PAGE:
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Texas AG calls for release of salon owner jailed for reopening in defiance of COVID-19 restrictions

Shelley Luther

Shelley Luther

Texas Attorney General Ken Paxton is calling for the immediate release of the Dallas salon owner who was jailed for seven days after she refused to apologize for opening her business in defiance of countywide COVID-19 restrictions.

Paxton sent a letter to a Judge Eric Moye after his ruling Tuesday, May 5 that jailed Shelley Luther for a week, one for each day her salon was open after the court ordered her to close.

In a release, Paxton said the judge “abused his authority” by jailing Luther for opening her salon “to feed her family.”

Click here to read the full letter.

“I find it outrageous and out of touch that during this national pandemic, a judge, in a county that actually released hardened criminals for fear of contracting COVID-19, would jail a mother for operating her hair salon in an attempt to put food on her family’s table,” AG Paxton said in a statement. “The trial judge did not need to lock up Shelley Luther. His order is a shameful abuse of judicial discretion, which seems like another political stunt in Dallas. He should release Ms. Luther immediately.”

“I join the Attorney General in disagreeing with the excessive action by the Dallas Judge, putting Shelley Luther in jail for seven days. As I have made clear through prior pronouncements, jailing Texans for non-compliance with executive orders should always be the last available option. Compliance with executive orders during this pandemic is important to ensure public safety; however, surely there are less restrictive means to achieving that goal than jailing a Texas mother.”

The judge offered Luther, owner of Salon a la Mode, a deal — apologize for being selfish for having her salon open while everyone else’s were closed, pay a fine, shut down until Friday, May 8, and she could avoid jail time.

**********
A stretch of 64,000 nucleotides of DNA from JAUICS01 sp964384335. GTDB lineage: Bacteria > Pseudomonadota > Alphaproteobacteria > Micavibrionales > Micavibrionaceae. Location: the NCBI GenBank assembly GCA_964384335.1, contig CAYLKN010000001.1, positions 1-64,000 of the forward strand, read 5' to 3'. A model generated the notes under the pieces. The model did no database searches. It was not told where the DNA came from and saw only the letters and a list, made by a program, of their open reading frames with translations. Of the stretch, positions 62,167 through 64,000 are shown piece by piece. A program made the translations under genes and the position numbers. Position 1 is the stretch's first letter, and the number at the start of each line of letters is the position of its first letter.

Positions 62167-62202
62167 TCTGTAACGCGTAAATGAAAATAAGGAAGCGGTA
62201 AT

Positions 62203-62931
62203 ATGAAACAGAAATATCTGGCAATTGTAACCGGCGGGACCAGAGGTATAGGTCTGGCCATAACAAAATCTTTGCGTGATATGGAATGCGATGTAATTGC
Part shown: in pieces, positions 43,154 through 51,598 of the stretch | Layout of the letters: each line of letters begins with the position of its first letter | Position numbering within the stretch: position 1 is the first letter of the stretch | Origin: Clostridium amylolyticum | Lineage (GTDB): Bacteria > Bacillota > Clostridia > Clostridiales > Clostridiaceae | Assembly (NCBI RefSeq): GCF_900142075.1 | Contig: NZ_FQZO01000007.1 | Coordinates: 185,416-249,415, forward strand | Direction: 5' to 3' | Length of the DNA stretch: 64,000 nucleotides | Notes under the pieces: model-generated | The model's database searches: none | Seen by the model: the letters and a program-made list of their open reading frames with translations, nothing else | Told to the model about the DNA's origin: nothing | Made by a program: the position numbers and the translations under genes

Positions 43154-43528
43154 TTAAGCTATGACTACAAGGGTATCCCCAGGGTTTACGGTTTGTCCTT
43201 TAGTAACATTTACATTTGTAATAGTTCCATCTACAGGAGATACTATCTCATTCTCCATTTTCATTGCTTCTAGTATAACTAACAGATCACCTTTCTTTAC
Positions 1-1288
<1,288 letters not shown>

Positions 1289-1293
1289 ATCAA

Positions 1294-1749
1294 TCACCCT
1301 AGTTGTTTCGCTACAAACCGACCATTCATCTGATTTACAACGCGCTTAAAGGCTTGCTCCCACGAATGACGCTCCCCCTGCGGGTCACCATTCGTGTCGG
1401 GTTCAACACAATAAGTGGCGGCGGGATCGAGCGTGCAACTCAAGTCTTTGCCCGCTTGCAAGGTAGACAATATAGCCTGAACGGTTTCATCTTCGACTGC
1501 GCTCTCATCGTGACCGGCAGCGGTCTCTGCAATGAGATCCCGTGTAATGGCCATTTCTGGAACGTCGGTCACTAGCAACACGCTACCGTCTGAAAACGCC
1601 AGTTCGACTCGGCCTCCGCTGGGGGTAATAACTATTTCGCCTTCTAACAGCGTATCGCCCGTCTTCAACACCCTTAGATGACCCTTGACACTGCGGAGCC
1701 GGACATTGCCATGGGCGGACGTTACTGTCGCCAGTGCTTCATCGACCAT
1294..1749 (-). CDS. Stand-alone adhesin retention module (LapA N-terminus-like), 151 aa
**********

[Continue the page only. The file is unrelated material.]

“I have to disagree with you, sir, when you say that I’m selfish — because feeding my kids is not selfish,” Luther told the judge. “I have hairstylists that are going hungry because they would rather feed their kids  So sir, if you think the law is more important than kids getting fed, then please go ahead with your decision, but I am not going to shut the salon.”

Since she refused to apologize, bailiffs led the woman away to be booked into jail. The seven-day sentence represents the seven days her salon was open in spite of the countywide order.

Moye had previously granted the city of Dallas a temporary restraining order and told the salon owner to close her doors immediately. He agreed the business posed “adverse public health effects” from the spread of COVID-19.

But Luther, who had already been cited by city officials, ignored the TRO issued by the judge.

The hearing Tuesday, which sometimes became contentious, took a brief recess during Governor Abbott’s news conference that included details about the reopening of barbershops and hair salons Friday, May 8.

Luther’s sentence was seven days in jail for the criminal violation and seven days for the civil violation. The sentences will run concurrently. She must also pay a $7,000 fine.

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